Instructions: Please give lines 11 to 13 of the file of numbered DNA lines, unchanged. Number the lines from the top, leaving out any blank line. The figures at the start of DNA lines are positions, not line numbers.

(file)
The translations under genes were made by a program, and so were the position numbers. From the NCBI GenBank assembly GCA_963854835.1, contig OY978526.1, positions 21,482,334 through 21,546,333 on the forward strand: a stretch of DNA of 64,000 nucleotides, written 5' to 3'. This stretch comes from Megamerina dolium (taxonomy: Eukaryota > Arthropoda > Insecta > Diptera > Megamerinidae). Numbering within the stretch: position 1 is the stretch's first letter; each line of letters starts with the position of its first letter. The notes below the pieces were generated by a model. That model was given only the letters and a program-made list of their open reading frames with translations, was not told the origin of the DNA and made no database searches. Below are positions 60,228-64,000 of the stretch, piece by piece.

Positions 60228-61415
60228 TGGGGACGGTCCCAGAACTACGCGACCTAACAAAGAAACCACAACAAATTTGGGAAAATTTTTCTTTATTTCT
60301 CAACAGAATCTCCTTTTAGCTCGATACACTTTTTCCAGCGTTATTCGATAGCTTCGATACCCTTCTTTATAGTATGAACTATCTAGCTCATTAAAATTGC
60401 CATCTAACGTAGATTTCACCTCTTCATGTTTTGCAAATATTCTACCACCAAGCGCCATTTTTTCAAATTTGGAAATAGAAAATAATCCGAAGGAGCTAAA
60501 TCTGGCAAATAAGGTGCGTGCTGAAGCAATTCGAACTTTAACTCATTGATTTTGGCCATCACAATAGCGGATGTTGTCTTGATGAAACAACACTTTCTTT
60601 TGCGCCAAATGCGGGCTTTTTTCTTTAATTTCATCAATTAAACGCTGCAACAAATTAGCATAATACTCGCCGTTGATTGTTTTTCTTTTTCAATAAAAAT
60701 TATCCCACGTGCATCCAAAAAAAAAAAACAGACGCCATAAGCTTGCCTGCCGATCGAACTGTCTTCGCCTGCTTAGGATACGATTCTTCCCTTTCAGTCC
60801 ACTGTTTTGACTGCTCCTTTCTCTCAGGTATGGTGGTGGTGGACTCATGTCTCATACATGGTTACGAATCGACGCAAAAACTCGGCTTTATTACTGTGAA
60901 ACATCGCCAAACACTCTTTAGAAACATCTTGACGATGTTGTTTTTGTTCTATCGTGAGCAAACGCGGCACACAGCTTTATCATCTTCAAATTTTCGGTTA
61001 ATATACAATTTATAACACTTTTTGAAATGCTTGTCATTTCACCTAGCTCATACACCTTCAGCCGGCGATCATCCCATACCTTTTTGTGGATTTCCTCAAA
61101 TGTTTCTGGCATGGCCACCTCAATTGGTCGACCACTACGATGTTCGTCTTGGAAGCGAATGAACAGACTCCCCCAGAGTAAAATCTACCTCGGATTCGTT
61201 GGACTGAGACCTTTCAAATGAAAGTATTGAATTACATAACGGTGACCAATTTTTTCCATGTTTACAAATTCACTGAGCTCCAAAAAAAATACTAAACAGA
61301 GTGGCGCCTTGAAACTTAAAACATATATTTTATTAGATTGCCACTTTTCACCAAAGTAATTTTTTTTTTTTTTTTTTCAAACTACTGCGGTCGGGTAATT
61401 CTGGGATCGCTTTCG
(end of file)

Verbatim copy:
61001 ATATACAATTTATAACACTTTTTGAAATGCTTGTCATTTCACCTAGCTCATACACCTTCAGCCGGCGATCATCCCATACCTTTTTGTGGATTTCCTCAAA
61101 TGTTTCTGGCATGGCCACCTCAATTGGTCGACCACTACGATGTTCGTCTTGGAAGCGAATGAACAGACTCCCCCAGAGTAAAATCTACCTCGGATTCGTT
61201 GGACTGAGACCTTTCAAATGAAAGTATTGAATTACATAACGGTGACCAATTTTTTCCATGTTTACAAATTCACTGAGCTCCAAAAAAAATACTAAACAGA